If I recreate the structure so that the desktop and mobile sites match exactly (which I shall do this evening) what do I need to put in htaccess to redirect to the equivalent/matching pages? Ideally in both directions. Mobile to desktop and desktop to mobile.


 10:23 pm on Mar 4, 2013 (gmt 0)

Well, ###. I had to leave in the middle of composing a post, and was really hoping that in the intervening hours someone would drift by and answer all your questions.

Yes, you can certainly redirect in both directions. It's basically the identical code either way. Except that the user-agent detector will switch between "is" and "is not", and of course the (sub)domain names will change.

Some double-checks:

Does your site use cookies at all? (If no: You don't need to learn a whole new "cookie language". It can be done right in mod_rewrite :))

Will users ever have a choice about which version to use? You and the users may disagree on which version offers the better user experience-- and, of course, you will never be able to list all possible User Agents.

Do you plan to re-check the User Agent on each new page load? The alternative requires either cookies or a referer check, with double confusion if someone voluntarily asks for the other version of the site.

How carved-in-stone is the whole thing? Are they fundamentally different sites, or can the differences be reduced to using alternate stylesheets?

I ask this question because last night I serendipitously rediscovered some utterly brilliant code that SOMEONE ELSE posted here last fall. It uses only html and css and is based strictly on viewport size. The only limitation is that it won't work on browsers that don't recognize the "max-width" property. But according to caniuse dot com,* that's MSIE <= 6, so probably expendable.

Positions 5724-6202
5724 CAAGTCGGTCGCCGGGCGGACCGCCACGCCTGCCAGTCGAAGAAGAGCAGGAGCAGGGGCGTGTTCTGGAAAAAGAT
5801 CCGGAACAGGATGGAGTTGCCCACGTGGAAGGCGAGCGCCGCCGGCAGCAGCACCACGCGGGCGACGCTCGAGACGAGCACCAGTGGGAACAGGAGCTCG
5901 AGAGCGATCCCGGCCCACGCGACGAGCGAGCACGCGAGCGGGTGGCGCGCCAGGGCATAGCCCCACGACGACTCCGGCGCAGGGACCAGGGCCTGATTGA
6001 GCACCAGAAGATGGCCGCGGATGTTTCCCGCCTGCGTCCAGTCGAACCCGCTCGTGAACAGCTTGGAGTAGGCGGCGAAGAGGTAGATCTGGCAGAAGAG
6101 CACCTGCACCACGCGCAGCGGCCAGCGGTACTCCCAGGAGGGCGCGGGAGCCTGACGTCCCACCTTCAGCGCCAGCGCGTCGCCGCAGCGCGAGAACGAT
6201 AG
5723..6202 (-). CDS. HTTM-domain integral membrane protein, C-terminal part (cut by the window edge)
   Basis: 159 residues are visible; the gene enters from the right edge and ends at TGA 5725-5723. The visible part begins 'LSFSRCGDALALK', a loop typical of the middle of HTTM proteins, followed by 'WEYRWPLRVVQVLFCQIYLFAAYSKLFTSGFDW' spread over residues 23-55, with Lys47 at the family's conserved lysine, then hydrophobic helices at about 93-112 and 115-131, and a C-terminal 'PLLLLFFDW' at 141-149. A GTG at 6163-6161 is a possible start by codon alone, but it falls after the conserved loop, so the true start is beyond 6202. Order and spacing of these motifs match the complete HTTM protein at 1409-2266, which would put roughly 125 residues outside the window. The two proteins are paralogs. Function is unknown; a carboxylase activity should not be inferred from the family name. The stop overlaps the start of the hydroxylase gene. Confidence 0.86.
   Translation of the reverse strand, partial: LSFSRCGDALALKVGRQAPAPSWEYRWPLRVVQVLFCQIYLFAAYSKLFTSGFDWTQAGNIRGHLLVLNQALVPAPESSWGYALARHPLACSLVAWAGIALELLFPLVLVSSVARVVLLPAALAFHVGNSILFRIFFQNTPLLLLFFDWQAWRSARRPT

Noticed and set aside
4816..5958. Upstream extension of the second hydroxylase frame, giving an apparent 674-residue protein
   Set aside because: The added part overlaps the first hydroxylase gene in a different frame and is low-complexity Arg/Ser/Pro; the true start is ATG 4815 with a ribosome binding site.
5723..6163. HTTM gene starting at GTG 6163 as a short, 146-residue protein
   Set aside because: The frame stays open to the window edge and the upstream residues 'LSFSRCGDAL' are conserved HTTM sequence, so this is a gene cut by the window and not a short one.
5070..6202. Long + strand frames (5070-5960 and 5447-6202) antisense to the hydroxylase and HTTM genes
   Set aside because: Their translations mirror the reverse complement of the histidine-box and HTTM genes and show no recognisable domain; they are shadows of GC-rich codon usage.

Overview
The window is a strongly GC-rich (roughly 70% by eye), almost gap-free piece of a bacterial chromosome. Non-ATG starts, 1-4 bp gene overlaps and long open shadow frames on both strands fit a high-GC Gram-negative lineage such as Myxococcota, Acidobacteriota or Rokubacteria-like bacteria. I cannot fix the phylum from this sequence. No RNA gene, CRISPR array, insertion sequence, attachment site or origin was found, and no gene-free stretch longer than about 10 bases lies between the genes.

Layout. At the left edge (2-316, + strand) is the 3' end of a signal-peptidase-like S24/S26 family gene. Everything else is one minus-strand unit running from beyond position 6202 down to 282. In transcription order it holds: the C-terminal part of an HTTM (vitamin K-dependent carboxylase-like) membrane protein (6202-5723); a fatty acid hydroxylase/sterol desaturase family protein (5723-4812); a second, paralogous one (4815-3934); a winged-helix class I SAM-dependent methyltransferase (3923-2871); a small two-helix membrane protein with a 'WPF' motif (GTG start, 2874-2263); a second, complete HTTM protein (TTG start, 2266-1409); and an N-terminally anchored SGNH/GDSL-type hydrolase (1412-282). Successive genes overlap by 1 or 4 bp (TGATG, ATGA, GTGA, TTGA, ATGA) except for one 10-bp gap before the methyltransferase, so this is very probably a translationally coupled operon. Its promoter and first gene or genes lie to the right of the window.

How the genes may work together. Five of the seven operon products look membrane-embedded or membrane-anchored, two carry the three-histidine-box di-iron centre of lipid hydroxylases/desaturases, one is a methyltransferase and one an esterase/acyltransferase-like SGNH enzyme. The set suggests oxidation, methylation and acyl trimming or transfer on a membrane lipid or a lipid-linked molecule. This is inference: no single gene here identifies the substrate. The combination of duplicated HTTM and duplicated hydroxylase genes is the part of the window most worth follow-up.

* Do not repeat not make the mistake I am constantly making w/r/t this domain name. EEEUW.


 7:36 am on Mar 5, 2013 (gmt 0)


thanks again for the reply.

I have realised that I cannot easily make the site structures identical. I could 2 weeks ago, but now I've changed the way the mobile site works, I can no longer do this. This whole thing is really about improving the experience on iOS devices (and Android, which I get a lot less).

No I don't want to set cookies.
No I don't want users to have the choice of site.
Yes I do want to check User Agent on each visit.

The sites are very different. The mobile is specifically geared towards iOS and uses a different approach to displaying the content.


 11:33 am on Mar 10, 2013 (gmt 0)

Can anyone help me with where I need to insert the '!'. (Polite replies only please).